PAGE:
New leader of Norwich’s Corps of Cadets follows in his grandfather’s footsteps

New Cadet Colonel Ethan Hagstrom is taking the same post his grandfather held back in 1960

Ethan Hagstrom never thought he would find himself at a school such as Norwich, let alone a military school.

In fact, the 21-year-old communications major from Bedford, N.H., didn’t even consider Norwich one of his top five choices when applying.

“Norwich was the 10th school on my list,” he said. “It was the last one I added, and the last one I visited.
Hagstrom, a legacy student, only applied due to his family heritage with Norwich. “My grandfather was the cadet colonel in 1960,” Hagstrom said, adding he also had relatives who attended all the way back to 1912.

Fair to say then, that his life changed as soon as he stepped foot in Kreitzberg Arena in August of 2015 as a freshman. Now he is following in the footsteps of his grandfather, and carrying on a family legacy that started over 100 years ago.

On Feb. 8, Cadet Master Sgt. Ethan Hagstrom learned that he had been selected to serve as the cadet colonel, the highest rank in Norwich University’s Corps of Cadets, for the 2019-20 academic year.

“I thought it was going to be anybody else but me,” he said. “But my grandfather was colonel and encouraged me to go for it. He told me ‘you won’t know until you try.’ ”

According to Col. Michael Titus, Norwich University’s commandant of cadets, the selection process was competitive.

“They gave us seven people to choose from,” Titus said. “It was not easy, and is never easy, any of those cadets would have made excellent colonels, but we had to narrow it down to four choices to submit to the president.”

Titus explained that candidates start by submitting a packet containing a cover letter, resume, and any other pertinent documents that would help a board better evaluate candidates and qualify them to participate. Once this is done, candidates participate in formal promotion boards where they are asked various questions pertaining to anything from cultural change to rules and regulations that ultimately illustrate their potential performance as colonel to the board members.

Finalists from the boards then interview with Brig. Gen. Vanacek and Col. Titus, who reduce the applicant pool to the top three or four cadets.
The board then submits the finalist names and packets to President Richard Schneider for final selection. After each candidate interviews with the president, he then informs Col. Titus of his highest recommendation.

“I get to choose who the regimental commander is every year, and it’s a great responsibility,” Schneider said. “I take it very seriously.”
This year, the four finalists for the position were juniors Hagstrom, Emma Bunker, Andrew Harris, and Kurt Slichenmyer. “For both years I’ve been here, I’ve been able to say I am comfortable with any of the four candidates being regimental commander,” Titus said. “I hate to make his job harder, but I really felt that we could work with any one of them.”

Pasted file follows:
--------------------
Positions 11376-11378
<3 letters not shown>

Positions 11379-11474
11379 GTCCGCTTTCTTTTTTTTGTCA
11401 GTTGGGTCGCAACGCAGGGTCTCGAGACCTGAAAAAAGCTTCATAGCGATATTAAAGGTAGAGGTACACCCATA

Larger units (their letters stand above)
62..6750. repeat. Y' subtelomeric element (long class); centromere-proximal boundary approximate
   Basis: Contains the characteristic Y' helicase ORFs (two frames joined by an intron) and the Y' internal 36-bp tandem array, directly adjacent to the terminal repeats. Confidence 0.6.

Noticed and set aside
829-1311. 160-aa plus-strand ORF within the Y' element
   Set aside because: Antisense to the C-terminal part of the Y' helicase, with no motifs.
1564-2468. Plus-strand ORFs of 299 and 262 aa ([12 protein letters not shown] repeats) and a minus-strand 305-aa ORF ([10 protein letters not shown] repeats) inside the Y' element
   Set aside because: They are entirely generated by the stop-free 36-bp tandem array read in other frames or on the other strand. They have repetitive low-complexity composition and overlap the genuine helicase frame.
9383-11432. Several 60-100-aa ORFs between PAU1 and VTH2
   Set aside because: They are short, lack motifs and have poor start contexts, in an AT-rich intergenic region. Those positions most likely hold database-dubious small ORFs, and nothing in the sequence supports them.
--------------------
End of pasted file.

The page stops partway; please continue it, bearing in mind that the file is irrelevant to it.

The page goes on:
Schneider said every year the applicants are more and more qualified due to a rise in quality of cadets.
“We have done such a better job at preparing them for leadership,” Schneider said. “I would stack our entire student body against any other college president’s student body, and I know we would outperform them in all categories.”
Schneider praised this year’s candidates but said Hagstrom stuck out from the others.
“Ethan had the most comprehensive perspective,” Schneider said. “I have great confidence in him that he’s going to do a fabulous job.”

“My grandfather really got as much out of it as he could before he commissioned and went to Germany,” Hagstrom said. “For me, his legacy is a constant reminder that someone has been here before me and someone has done everything I will be doing.”

Schneider has maintained an open door policy with every regimental commander since 1992, his first year as university president. “I’m looking forward to working with Ethan,” he said. “The biggest thing I would ask him is ‘what issues are you going to tackle, and how are you going to tackle them?’, and that’s of course something I’m willing to work with and coach him through.”

“I expect Ethan to be leading effectively,” Schneider said.

For Hagstrom, his family ties link him to Norwich in a personal way. Hagstrom’s grandfather, James Bingham, served as the cadet colonel in 1960, was involved with four years of drill team and the mountain cold weather specialty unit, as well as two years of tank platoon.

“My grandfather really got as much out of it as he could before he commissioned and went to Germany,” Hagstrom said. “For me, his legacy is a constant reminder that someone has been here before me and someone has done everything I will be doing.”

While he seeks to uphold the traditional values of Norwich, Hagstrom also plans on planting the seeds for his own vision for the corps moving forward. For now, he knows he has to first learn the ropes of the job, according to Cadet Col. Morgan Woods, this year’s regimental commander.
Woods said the first thing she did after winning the post was consult with her predecessor about what the job entails and what things she needed to know.

According to Woods, this step is critical to a smooth transition into command. “Tim Weinhold, who was the regimental commander at the time, gave me advice on the job and coaching on some of the biggest challenges I would face,” she said. “I did a lot of shadowing and lunch meetings the spring semester before taking command.”